Humbly for Peace,

Kevin Martin
Executive Director
Peace Action
P.S. - When you go to our action page please take a few minutes to edit the letter to your senators in order to personalize your message.

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Invest in Peace

Peace Action: Working for Peace Since 1957
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Far too often, Congressional representatives say, "the government is broke" as they cut vital public services and continue to dole out 53% of annual discretionary spending to the Pentagon and huge subsidies to Big Oil.  And 2015 looks like we are in for a real battle on national spending priorities.
We need to send them a message about the social spending we need and the corporate welfare for Big Oil and defense contractors we don’t.
For over a century, special tax breaks for oil and gas companies have been on the books—and over the next decade they could cost taxpayers as much as $100 billion.
Did you know that in 2014 these Big Oil subsidies could have bought 1.1 million Pell grants? Or 200,000 Park Rangers? Or healthcare for 2.1 million combat veterans?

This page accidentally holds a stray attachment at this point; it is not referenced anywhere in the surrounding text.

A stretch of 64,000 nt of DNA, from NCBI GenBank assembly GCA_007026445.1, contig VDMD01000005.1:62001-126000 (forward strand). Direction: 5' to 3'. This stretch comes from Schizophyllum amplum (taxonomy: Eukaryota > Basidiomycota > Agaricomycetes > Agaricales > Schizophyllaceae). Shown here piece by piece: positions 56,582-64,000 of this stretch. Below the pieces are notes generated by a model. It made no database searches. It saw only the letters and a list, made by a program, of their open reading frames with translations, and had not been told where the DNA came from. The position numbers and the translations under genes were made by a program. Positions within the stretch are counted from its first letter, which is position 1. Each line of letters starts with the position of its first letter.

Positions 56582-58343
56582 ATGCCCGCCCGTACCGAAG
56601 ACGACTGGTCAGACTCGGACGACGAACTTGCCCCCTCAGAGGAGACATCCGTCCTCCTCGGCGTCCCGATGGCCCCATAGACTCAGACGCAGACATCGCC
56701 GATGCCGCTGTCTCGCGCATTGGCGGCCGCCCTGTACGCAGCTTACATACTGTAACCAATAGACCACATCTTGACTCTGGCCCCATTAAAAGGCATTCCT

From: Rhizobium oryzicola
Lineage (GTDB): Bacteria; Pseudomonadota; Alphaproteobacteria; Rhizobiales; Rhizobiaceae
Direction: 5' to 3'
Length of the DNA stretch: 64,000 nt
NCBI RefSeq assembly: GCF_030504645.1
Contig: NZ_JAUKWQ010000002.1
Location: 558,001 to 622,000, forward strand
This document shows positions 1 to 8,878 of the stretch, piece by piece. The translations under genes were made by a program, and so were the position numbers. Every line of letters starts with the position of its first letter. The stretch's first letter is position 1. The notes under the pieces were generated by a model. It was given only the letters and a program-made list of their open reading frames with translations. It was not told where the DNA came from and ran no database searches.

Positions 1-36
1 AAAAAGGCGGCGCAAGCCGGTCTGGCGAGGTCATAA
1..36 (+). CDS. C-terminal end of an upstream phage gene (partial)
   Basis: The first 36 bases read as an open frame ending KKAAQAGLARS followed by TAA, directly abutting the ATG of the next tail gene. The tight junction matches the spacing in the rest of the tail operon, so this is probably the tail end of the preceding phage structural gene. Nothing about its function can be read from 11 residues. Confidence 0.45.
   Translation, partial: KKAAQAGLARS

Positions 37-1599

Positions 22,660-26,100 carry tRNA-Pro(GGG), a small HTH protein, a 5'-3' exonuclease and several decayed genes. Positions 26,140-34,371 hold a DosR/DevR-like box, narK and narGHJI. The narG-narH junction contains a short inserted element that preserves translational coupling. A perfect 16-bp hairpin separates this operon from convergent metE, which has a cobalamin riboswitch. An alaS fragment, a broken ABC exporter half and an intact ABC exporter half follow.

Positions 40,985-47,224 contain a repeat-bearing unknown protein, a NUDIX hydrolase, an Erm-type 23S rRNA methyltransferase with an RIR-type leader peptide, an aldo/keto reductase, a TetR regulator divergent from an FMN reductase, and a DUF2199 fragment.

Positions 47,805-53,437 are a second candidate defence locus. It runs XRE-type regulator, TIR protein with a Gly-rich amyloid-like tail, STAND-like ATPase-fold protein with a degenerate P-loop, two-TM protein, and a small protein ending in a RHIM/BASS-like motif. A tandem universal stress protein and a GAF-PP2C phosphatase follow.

Our communities and, countries around the world, are paying the price for distorted national spending priorities and wars for control of oil.
The reason for all this free money isn’t a mystery. Last November, the Koch brothers spent millions to purchase the best Congress their dirty oil money could buy. In fact, in this past election cycle, the oil and gas industry alone spent more than $50 million to elect industry champions and climate deniers.
This explains why government programs that feed the hungry and heal the sick must struggle for funding, while billions of our tax dollars are still being sent to Big Oil in the form of tax subsidies and other special interest giveaways. And why the waste in the Pentagon budget goes unchecked. 
Power to the peaceful,
Judith LeBlanc
Field Director
Peace Action